A nationwide report analysing the behaviours of thousands of Australian drinkers has been launched today by the National Drug Law Enforcement Research Fund.
The study, Patron Offending and Intoxication in Night-Time Entertainment Districts (POINTED) showed that across Australia, after 1am, almost 30 per cent of 6500 patrons tested had a blood alcohol content (BAC) of above 0.1 with the highest averages in Geelong and Perth.
Researchers interviewed almost 7000 patrons between November 2011 to June 2012, and conducted almost 900 hours of observation of patrons in pubs and clubs. Entertainment precincts surveyed included King Street and Prahran in Melbourne, Northbridge in Perth, Kings Cross and Darling Harbour in Sydney and the Wollongong and Geelong night-time entertainment districts
Professor Dan Lubman, from Turning Point Alcohol and Drug Centre and Monash University said the report detailed the motivations, and drinking behaviours of thousands of mostly young Australians who were out for a night on the town.
"The study identified that most people that were too intoxicated to be in the venue continued to be served alcohol and that those who drink before going out are likely to admit to getting into risky behaviour," Professor Lubman said.
The surveys were conducted in bars, boutique hotels, beer barns and clubs, with around 6500 patrons agreeing to blood alcohol content (BAC) tests with the national average at 0.54, however, by 4am, more than 35 per cent of the people interviewed were over .10.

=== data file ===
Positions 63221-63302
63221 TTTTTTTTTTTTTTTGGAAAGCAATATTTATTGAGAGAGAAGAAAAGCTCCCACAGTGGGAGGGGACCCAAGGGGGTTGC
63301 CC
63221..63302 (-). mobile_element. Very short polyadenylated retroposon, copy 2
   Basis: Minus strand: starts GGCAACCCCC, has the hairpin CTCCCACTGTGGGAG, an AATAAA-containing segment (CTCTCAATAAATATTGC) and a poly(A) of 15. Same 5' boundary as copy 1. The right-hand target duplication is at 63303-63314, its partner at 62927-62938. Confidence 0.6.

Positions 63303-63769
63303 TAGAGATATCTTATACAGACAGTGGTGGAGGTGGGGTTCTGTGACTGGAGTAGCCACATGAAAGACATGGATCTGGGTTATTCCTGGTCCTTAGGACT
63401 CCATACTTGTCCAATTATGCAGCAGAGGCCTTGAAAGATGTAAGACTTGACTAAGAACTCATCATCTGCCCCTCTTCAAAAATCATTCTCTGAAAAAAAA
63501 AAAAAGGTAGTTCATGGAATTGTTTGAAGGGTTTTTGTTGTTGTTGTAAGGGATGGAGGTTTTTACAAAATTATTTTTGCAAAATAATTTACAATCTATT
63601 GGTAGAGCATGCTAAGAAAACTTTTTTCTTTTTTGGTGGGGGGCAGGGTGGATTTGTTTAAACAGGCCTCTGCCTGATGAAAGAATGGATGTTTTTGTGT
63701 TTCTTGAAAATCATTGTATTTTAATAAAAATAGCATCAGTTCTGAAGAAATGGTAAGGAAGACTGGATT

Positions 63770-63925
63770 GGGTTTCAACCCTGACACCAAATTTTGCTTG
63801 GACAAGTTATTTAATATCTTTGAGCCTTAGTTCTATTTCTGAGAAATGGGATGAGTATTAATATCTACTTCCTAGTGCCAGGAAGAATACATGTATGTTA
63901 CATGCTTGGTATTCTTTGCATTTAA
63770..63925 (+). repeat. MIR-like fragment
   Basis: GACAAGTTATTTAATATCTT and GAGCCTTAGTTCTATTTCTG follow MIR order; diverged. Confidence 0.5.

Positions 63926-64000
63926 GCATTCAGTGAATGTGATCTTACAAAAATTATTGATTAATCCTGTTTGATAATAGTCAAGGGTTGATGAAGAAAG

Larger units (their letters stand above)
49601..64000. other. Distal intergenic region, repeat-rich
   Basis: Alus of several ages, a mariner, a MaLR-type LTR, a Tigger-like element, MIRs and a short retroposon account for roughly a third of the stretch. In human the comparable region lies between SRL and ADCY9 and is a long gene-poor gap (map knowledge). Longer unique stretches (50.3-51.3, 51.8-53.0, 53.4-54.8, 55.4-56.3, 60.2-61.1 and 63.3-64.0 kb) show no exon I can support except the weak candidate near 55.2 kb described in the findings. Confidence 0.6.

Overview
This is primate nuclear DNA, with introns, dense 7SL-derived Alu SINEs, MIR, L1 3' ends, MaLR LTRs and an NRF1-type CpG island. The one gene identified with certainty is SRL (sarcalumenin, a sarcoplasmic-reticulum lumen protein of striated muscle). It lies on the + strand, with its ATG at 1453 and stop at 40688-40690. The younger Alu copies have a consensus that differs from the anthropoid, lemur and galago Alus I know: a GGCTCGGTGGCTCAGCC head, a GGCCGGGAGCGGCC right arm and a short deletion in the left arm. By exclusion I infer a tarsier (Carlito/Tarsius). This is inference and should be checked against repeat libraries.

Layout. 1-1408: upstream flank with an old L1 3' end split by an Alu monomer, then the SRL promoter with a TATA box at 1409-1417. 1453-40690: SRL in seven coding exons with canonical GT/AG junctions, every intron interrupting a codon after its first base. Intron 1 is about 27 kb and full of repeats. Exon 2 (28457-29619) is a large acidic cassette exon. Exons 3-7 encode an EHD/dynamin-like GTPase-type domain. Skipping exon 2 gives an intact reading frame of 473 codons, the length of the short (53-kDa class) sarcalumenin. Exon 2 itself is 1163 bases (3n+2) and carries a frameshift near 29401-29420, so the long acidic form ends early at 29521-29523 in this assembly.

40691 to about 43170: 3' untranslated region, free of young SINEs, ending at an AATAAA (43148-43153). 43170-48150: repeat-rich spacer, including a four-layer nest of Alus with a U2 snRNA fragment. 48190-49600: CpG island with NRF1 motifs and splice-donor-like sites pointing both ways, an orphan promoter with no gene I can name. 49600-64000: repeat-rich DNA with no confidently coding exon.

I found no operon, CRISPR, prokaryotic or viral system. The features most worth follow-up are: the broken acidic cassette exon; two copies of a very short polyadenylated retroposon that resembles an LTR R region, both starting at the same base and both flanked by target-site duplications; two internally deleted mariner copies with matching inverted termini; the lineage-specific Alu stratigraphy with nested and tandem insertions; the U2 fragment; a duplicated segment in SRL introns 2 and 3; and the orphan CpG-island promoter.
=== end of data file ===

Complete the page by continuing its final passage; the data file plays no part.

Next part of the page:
Patrons were interviewed about their night, alcohol choices, whether they pre-drank before leaving home, and whether they'd witnessed or had been involved in aggressive or disorderly behavior. They were also asked about their plans for the rest of night including getting home.
An average of 65 per cent reported pre-drinking before going out, but in Geelong and Perth the level was 81 per cent and 80 per cent. The main reason to pre-drink was to save money. Consuming five or six drinks before going to the pub indicated a higher risk of heavy alcohol consumption and risky behaviour, such as drink driving.
The study showed a high propensity for the use of high energy drinks (HED) - either in an alcohol mix or separate, and HED users generally had a higher BAC reading. Most users averaged 3 HEDs by 3am.
Around one in four people are believed to have used drugs. This study was the first of its kind to use drug swabs to validate people's own reports. It found between one and two people in every five had used drugs. The main drugs admitted to were cannabis, amphetamines and ecstasy.
Australian drinking levels were nowhere near intoxication levels of patrons in the UK in similar studies, where the average BAC reading for females was 0.1 and males 0.13.
Chair of the NDLERF Board, NSW Police Detective Superintendent Tony Cooke, said that the findings added invaluable information for police and governments in dealing with offenders in night-time entertainment precincts.
"While most serious assault and disorderly behaviour incidents and arrests occur outside venues - on the street, in car parks and on public transport - this report shows the areas of alcohol use that can be further addressed either by venue controls, licensing or policing," Mr Cooke said.
The study was led by Deakin University, in collaboration with Turning Point Drug and Alcohol Centre, Monash University, the Burnet Institute, Curtin University, University of Western Sydney, and University of Wollongong.